I live on my own and hate wasting food (and money is always a little tight), so can anyone recommend any good freezable recipes?
I make the usual stuff, meatballs, curries, stews etc. but I'm really not sure what else can safely be frozen and defrosted.
What about freezing fresh produce and herbs? I even saw something here about freezing ground almonds, has anyone tried that?
I love most foods so even the weird and wonderful will be welcome!
Thanks very much :)
asked byElizabeth_12 (343)
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on July 24, 2012
at 11:55 AM
In addition to Blitherakt's excellent response, I would add that I personally wouldn't bother freezing raw fruits and vegetables at home, since they are sold already frozen, and this is one form of processing that food producers seem to get mostly right. Frozen produce is often fresher and better quality than fresh, since it's frozen soon after harvesting, instead of being trucked across the country, losing nutrients on the way. The money I save on wasted produce I never quite finish justifies the cost of frozen organic stuff.
But if you insist on freezing your own raw produce, or stumble into an unbeatable bargain and want to stock up, then learning to prepare them for freezing is a must. Google "blanching vegetables" for numerous instructionals. Almost all fruits and vegetables should be blanched prior to freezing to deactivate enzymes that cause decomposition. Some fruits are okay to freeze without blanching, and regardless, fruit suffers the most from the effects, so you'll use these mostly in blended or cooked things, like sauces, smoothies, baked goods, etc. I can't think of any frozen vegetable that I use without cooking, though they aren't as mushy as fruits.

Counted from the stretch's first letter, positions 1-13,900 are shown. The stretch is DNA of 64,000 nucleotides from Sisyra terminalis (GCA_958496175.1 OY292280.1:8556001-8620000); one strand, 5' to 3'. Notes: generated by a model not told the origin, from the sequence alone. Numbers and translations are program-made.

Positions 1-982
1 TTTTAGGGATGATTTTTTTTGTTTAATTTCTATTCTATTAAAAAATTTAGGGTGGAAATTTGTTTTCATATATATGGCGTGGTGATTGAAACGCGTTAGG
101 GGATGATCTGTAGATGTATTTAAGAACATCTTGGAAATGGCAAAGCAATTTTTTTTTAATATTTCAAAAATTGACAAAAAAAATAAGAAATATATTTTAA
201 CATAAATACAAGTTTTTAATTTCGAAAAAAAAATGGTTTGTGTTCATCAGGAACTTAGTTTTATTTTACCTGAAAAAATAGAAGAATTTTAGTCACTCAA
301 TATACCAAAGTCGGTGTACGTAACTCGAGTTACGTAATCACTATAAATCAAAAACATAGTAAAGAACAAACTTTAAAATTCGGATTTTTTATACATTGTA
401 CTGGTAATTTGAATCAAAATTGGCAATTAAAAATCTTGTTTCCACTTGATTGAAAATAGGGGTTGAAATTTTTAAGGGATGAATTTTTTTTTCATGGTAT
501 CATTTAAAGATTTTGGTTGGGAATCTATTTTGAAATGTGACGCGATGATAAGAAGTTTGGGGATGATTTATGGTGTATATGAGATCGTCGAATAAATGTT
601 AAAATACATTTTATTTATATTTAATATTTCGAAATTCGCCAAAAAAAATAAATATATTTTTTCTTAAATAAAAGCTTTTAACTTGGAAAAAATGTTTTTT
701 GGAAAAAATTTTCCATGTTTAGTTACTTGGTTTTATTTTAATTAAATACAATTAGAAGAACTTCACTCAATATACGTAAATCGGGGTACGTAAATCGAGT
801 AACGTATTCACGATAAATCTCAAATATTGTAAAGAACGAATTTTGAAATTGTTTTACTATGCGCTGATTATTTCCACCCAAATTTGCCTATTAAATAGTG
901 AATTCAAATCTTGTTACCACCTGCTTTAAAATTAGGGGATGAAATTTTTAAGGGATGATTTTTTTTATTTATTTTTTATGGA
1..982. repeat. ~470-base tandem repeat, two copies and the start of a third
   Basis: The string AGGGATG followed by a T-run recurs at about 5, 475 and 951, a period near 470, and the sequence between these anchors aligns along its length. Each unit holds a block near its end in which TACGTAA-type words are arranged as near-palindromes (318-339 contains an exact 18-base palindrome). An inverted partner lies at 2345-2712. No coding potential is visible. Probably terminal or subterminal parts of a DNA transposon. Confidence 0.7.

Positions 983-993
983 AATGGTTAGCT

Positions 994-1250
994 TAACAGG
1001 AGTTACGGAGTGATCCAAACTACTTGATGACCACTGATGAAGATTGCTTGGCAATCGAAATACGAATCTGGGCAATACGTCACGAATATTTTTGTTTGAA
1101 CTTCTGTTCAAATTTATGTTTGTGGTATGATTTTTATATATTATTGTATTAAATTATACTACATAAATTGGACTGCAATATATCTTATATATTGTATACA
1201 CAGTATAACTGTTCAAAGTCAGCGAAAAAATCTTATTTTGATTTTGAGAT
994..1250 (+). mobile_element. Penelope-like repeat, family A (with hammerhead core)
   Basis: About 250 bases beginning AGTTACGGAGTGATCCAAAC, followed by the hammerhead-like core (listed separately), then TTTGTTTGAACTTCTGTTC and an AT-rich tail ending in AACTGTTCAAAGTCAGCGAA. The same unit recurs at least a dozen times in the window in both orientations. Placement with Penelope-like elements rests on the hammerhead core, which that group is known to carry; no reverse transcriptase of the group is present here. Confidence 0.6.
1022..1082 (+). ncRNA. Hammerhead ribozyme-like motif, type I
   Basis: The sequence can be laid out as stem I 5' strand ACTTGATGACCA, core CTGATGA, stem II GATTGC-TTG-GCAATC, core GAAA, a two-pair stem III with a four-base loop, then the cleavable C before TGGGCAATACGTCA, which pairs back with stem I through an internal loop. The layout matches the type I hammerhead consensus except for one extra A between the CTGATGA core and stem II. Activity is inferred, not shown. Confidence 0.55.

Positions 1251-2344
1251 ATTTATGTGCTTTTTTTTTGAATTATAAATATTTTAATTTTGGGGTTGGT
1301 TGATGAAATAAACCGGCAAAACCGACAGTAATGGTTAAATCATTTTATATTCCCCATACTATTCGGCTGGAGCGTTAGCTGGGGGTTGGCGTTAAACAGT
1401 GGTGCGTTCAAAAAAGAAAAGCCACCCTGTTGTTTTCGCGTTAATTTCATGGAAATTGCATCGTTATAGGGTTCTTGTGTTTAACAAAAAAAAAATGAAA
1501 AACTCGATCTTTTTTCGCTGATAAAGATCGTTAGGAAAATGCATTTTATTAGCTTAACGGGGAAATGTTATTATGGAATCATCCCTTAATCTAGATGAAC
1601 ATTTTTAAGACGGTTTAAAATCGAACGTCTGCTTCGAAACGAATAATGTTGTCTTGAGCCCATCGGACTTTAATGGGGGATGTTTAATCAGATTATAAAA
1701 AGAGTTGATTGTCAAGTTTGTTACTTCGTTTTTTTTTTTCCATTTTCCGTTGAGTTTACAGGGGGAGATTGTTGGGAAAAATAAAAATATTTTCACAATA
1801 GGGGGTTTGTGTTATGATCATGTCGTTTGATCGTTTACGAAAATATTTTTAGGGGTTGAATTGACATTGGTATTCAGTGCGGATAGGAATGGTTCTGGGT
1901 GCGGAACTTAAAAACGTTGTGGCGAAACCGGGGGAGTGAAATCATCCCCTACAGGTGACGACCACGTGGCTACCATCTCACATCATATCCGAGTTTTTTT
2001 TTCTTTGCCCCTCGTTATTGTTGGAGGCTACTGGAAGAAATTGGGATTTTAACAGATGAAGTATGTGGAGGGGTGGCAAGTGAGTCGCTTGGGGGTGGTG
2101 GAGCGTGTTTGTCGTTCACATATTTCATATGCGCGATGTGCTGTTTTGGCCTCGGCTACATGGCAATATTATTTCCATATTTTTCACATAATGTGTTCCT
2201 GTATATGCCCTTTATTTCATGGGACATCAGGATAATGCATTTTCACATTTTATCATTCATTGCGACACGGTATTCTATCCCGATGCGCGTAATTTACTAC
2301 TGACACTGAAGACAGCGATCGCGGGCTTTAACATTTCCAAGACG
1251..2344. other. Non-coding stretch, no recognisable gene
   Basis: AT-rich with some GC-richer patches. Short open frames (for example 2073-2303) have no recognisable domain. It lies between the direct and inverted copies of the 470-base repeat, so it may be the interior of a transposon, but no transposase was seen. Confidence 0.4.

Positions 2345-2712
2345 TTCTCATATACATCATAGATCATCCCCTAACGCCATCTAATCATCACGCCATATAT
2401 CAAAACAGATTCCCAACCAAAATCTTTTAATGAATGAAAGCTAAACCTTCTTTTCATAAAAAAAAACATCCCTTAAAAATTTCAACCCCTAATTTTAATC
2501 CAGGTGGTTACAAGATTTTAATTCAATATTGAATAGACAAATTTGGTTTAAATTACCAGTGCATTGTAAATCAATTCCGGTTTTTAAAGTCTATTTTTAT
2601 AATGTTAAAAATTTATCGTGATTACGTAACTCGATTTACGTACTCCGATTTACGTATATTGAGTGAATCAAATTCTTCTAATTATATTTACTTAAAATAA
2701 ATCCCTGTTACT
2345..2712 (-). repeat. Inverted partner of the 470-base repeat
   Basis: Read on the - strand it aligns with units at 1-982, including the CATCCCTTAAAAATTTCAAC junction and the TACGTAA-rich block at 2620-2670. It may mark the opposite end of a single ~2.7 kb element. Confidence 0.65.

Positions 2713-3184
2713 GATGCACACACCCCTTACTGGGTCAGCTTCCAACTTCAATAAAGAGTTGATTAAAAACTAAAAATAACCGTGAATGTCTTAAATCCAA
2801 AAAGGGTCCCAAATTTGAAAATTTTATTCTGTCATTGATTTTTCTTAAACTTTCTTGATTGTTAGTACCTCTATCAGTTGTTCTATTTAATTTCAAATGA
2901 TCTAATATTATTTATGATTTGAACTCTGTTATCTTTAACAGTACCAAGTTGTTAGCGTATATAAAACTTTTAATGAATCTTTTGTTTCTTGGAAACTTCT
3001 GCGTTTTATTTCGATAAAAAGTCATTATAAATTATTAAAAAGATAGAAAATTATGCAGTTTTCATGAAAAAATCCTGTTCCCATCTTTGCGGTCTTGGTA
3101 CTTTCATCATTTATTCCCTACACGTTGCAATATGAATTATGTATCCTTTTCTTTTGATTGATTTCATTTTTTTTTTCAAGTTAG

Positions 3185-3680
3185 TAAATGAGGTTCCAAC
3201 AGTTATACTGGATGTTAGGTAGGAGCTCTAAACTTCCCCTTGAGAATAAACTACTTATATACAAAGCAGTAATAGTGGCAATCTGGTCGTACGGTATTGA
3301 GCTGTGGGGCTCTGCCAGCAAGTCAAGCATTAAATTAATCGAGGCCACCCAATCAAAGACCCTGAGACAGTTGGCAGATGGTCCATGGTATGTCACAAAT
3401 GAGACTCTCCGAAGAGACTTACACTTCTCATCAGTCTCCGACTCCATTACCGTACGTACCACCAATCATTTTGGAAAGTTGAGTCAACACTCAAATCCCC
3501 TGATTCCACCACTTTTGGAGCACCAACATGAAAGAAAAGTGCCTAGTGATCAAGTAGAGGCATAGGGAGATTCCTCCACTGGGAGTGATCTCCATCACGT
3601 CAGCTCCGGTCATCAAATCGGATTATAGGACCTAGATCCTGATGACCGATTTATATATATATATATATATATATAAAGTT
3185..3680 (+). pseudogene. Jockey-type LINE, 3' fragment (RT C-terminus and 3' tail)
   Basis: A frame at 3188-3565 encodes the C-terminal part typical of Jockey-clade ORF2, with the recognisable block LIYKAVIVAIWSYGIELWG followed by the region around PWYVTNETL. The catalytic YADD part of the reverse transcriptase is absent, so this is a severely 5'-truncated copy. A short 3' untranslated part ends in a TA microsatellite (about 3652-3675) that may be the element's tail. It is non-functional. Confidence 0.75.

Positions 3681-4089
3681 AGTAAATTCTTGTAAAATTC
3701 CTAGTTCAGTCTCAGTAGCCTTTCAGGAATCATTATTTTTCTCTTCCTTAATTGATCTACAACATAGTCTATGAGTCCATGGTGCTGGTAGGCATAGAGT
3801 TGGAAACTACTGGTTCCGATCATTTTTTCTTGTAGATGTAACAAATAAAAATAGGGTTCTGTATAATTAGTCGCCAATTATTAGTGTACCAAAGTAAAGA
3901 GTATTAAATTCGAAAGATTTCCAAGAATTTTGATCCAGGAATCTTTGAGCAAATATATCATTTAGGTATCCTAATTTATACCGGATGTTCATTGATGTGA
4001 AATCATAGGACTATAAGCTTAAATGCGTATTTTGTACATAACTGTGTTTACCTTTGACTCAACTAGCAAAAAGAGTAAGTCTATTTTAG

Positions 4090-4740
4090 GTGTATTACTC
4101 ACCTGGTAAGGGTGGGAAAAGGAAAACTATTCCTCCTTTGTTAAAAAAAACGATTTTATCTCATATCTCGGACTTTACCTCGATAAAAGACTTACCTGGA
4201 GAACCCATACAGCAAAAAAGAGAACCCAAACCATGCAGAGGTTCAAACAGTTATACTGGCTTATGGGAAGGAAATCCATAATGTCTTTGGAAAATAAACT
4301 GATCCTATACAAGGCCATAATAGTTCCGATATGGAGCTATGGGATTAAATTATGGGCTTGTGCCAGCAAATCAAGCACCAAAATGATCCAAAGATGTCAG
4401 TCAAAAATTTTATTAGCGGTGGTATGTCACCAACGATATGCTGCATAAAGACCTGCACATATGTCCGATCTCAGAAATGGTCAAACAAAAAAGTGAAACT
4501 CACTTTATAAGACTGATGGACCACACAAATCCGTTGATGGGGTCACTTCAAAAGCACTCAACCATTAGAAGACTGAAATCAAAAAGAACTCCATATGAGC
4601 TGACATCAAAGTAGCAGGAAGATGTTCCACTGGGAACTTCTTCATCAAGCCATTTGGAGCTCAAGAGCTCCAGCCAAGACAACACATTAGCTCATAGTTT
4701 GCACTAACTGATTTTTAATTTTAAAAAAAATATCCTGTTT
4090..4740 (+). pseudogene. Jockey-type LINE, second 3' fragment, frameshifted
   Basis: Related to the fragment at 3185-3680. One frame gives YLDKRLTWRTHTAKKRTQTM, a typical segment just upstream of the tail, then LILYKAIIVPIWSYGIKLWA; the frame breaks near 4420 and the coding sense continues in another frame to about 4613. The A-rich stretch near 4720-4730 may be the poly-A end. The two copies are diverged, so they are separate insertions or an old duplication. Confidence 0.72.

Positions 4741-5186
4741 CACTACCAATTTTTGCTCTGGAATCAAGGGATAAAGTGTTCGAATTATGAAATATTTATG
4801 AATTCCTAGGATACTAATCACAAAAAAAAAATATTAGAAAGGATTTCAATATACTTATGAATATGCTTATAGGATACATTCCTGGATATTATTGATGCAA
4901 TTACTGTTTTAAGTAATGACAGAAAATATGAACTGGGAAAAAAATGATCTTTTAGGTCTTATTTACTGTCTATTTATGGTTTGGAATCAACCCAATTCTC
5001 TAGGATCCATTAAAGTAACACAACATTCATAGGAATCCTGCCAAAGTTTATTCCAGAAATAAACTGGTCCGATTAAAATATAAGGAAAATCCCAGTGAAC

Freezing things that have already been fully cooked is most successful, since cooking also causes that cellular breakdown. There is almost nothing I won't pop in the freezer. If you're worried about wasting food, and the alternative is to pitch something, go ahead and freeze it as an experiment.
I always store flours and nuts of any kind (whole, toasted, raw, ground) in the freezer because I don't use a lot of them, they're expensive, and they go rancid easily at room temperature.
I freeze butter, and never bother with the precautions mentioned re: chilling thoroughly first, and I've never had any trouble with it.
Unless you live near the water where it's caught/harvested, nearly all "fresh" fish has been frozen before coming to market, then thawed for presentation and sale. You can generally freeze it once more before cooking, but if you're planning to freeze it anyway, just buy it still frozen instead of "fresh." Once it's cooked, you can freeze it again, but like any prepared fish, it's best consumed right away and it's taste and texture can suffer after cooking, freezing, then reheating.
Many high-moisture leafy herbs (like basil, parsley) will suffer the same textural deterioration, but you may find they still taste better than dried herbs. Dryer herbs like rosemary, oregano, thyme won't be as mushy, but still, like vegetables, plan to use your frozen herbs in cooked foods for the most part, and perhaps dressings/sauces.
blueballoon's answer discusses an important technique: freezing small things spread out on sheet pans before bagging up your stuff for storage. You do NOT one want a 1-pound solid frozen block of broccoli ice. It will be impossible to cook properly, and you'll have little choice but to thaw the whole thing, regardless of how little you need.
A zero-degree (or below) deep freeze/chest freezer that does NOT auto-defrost is best for long-term frozen storage of anything. The defrosting cycle in your fridge is the primary culprit for freezer burn, because it uses a constantly repeating freeze-thaw cycle that ruins food pretty quickly, and no amount of plastic protects from this.